Powerful and most sensitive HTS plate reader
Multi-mode microplate readers typically employ a broadband light as an excitation source to cover as many assays and applications as possible. This is commonly either a tungsten halogen or a xenon lamp. Read about how the settings of your excitation light source affect measurement results in the HowTo Note: How does the number of flashes influence measurement results?
Halogen lamps cover the wavelength range from 360 nm to more than 1000 nm and are hence unsuited for absorbance-based DNA/RNA (260 nm) and protein (280 nm) quantification, as well as for UV fluorescence intensity measurements. Halogen lamps are continuous light sources. They have a shorter lifetime, a lower output intensity, and result in lower sensitivity when compared to xenon lamps in microplate reader-based detection. Because of their cost-effectiveness, they are typically used on low-cost instruments.
Xenon flash lamps
Xenon flash lamps cover the spectral region from 220 nm to 1000 nm (fig. 1). They are suited to excite any molecule that absorbs light from the UV- to the infrared range. In addition, since they are flash lamps, they combine a long lifetime with a high signal output when compared to continuous wave lamps such as halogen ones.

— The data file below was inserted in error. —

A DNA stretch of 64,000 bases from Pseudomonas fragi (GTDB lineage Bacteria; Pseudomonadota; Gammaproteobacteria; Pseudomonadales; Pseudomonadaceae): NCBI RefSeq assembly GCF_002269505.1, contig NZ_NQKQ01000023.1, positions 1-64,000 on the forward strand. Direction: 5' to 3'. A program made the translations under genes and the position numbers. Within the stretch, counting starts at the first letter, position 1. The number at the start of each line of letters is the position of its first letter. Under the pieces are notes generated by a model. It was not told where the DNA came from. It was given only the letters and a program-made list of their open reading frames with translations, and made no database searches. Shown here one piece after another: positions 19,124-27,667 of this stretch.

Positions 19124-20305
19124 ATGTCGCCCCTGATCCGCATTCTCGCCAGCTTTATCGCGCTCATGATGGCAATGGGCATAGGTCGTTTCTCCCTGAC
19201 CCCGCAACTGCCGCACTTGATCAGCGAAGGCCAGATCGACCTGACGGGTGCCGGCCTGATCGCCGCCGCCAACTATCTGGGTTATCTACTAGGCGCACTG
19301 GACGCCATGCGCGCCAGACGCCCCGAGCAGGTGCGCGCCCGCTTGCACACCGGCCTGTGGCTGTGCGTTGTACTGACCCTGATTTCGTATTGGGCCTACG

BMG LABTECH equips all its microplate readers only with high-performance xenon flash lamps, providing more excitation energy over a broader spectral range and a larger range of assays at lower concentrations. This allows all types of biological, light-based assays to be efficiently measured on a BMG LABTECH microplate reader.
Because of their flashing nature, xenon lamps have a much longer lifetime when compared to continuous halogen ones. Xenon flash lamps have a lifetime of hundreds of thousands of flashes Typically, the emission intensity is decreased by 50% after around 100,000,000 flashes. For standard life science applications, this translates into years of use, before any decline in functionality is noticed.
An easy way to determine if your xenon flash lamp is declining in intensity is to look at an experiment that has been repeated over several years in your laboratory. If you notice that the gain setting (under the protocol information tab in a MARS test run) has increased with time although using the same sample concentration, then the intensity of the lamp could be decreasing.
Alternatively, if you have preventative maintenance visits scheduled, your local BMG LABTECH service team will regularly test its performance.